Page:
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Germany

Germany Reluctant to Participate in Iraq Security

As US troops mount a massive offensive against the rebel-held Iraqi city of Fallujah on Monday following attacks over the weekend, Germany debates participating in NATO training programs for Iraqi security forces.

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US troops are on the frontline but will Germans soon be in Iraq too?

German opposition leaders are calling for an active participation in a NATO-led training program currently underway in Iraq. Foreign policy expert for the Christian Democrats Wolfgang Schäuble criticized the government of Chancellor Gerhard Schröder for not doing enough to promote security and democracy in Iraq.

Following the re-election of US President George W. Bush, Germany should show its support for the reconstruction efforts in the war-torn country, where democracy is still a fragile force frequently undermined by armed rebels, Schäuble said in an interview with Financial Times Deutschland. Germany must reconsider its current policy of resisting troop deployment to Iraq, he said in the Monday edition.

Poisoning relations

Although Berlin agreed back in September to participate in the NATO program to train Iraqi police and military, its contribution to the international initiative has been limited to providing transportation vehicles and instructing the security forces outside the country in the United Arab Emirates. Schröder and his coalition government of Social Democrats and Greens have refused to budge on their opposition to deploying German troops in Iraq.

But Schäuble has called that position "poison" in the transatlantic ties. "Withholding German soldiers from an integrated NATO contingent is poison for the Atlantic partnership," he told the newspaper. "That is exactly what weakens multilateralism."

The US Ambassador to Germany, Daniel Coats, also came out strong against Germany's reluctance to contribute substantially to the rebuilding of Iraq in a Handelsblatt interview. The debate in NATO over training Iraqi security forces is counterproductive, he said. Every member state understands this issue takes absolute priority, "but nonetheless, NATO is occupying itself with a never-ending stream of arguments from half a dozen countries who refuse to participate."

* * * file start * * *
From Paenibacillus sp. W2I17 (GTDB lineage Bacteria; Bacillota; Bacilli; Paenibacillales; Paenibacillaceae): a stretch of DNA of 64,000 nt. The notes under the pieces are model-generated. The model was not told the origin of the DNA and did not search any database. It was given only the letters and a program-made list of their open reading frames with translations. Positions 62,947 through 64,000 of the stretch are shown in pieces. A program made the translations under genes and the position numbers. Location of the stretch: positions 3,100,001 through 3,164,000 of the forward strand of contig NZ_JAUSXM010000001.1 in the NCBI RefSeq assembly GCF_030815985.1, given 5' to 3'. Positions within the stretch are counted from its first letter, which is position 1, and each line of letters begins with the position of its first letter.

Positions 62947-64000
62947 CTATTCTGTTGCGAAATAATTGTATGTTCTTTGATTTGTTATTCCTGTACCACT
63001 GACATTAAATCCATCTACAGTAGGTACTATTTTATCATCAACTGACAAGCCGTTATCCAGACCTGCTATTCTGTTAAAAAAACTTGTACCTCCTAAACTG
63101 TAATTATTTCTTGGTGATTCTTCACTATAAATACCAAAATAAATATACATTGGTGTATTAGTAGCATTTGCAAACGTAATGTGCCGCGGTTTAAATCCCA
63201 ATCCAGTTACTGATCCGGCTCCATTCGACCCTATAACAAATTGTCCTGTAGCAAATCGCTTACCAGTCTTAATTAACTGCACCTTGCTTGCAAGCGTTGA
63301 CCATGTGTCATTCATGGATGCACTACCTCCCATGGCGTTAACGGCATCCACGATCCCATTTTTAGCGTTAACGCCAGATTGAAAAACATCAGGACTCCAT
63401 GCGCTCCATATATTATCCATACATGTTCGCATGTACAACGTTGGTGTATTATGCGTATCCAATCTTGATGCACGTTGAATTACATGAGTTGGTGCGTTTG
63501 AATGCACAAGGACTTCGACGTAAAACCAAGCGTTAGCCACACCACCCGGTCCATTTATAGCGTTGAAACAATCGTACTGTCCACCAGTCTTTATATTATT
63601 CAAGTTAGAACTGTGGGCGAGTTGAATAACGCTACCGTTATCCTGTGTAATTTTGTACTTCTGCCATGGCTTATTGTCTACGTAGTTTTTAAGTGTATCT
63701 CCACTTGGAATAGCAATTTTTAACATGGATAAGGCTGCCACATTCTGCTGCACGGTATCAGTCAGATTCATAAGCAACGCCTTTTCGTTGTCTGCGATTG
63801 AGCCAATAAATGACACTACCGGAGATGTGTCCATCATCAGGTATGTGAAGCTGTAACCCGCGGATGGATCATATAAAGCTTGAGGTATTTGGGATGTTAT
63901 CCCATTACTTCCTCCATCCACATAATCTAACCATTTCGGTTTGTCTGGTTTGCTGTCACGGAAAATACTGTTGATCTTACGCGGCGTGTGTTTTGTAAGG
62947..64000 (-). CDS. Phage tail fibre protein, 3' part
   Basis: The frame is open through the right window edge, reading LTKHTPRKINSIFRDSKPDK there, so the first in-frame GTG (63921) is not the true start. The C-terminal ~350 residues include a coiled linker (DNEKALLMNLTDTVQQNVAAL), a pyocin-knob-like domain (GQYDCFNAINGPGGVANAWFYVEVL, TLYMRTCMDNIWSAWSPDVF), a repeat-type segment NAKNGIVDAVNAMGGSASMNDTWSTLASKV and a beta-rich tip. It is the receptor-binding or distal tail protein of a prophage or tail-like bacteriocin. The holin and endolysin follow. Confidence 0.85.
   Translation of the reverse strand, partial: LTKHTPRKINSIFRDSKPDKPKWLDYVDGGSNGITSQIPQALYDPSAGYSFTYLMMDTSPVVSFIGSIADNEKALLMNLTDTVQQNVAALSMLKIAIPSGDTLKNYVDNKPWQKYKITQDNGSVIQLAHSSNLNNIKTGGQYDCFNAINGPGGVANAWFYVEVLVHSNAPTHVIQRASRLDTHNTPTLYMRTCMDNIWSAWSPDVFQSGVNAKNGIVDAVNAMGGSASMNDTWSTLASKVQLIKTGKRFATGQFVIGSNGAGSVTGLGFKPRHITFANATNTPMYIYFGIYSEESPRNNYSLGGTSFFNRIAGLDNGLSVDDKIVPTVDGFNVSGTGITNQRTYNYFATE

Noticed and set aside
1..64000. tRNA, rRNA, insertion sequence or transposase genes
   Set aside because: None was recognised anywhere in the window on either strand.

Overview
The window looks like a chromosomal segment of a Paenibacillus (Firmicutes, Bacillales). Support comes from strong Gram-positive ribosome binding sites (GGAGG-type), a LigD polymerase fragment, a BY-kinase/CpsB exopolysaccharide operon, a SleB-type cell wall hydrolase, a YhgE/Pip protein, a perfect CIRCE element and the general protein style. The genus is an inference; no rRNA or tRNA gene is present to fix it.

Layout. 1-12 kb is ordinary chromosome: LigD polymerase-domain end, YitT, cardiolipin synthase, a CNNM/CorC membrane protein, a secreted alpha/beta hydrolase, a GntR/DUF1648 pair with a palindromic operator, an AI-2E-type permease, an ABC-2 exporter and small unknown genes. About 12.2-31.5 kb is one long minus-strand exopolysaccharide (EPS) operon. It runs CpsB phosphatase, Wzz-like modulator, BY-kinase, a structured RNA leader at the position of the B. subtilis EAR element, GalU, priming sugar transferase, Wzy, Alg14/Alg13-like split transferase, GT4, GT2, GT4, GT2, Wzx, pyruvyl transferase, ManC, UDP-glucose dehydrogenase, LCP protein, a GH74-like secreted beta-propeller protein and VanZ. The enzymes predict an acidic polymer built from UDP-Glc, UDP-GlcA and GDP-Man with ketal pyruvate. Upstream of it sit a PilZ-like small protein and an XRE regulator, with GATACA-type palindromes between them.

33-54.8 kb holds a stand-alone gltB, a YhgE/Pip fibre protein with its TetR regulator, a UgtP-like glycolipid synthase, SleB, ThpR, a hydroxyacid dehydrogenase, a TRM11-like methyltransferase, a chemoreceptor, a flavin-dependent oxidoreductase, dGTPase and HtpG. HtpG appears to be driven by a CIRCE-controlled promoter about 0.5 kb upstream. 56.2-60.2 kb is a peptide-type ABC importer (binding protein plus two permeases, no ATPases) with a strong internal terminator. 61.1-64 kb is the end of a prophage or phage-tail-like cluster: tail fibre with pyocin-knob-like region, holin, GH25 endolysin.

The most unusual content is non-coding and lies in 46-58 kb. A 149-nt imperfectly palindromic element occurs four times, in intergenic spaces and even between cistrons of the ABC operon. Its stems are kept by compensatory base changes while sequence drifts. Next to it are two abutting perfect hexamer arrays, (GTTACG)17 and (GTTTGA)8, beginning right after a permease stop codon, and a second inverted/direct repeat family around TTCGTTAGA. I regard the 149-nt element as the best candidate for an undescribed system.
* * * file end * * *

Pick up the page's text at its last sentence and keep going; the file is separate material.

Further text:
Over the weekend, German Defense Minister Peter Struck reiterated the government's opposition to setting foot in Iraq and stressed instead that Germany would play its role in training Iraqi expeditionary forces and mine-disposal experts, outside the country, if required.

Increasing NATO's participation

Altogether NATO is sending about 40 officers to Iraq and neighboring countries to train police and soldiers -- a paltry contribution according to the US, which has lobbied for an increased NATO presence in the unstable country.

According to Washington, NATO should increase the numbers of troops in Iraq to 3,000, of which only about a tenth would be military trainers. Given the unbroken cycle of violence since the US handed over control to an interim government at the end of June and the upcoming elections in January, the US Defense Department has been adamant about getting its transatlantic partners more involved in securing Iraq.

Daniel Coats, who has been cited as a possible successor to current Defense Secretary Donald Rumsfeld, has said that a more active involvement in Iraq could go a long way in improving the strained relations between Europe and the United States.

"Both sides should take a few steps towards each other," he told Handelsblatt. "I think the US government began this process last year, and now it's time for positive steps from the European side."

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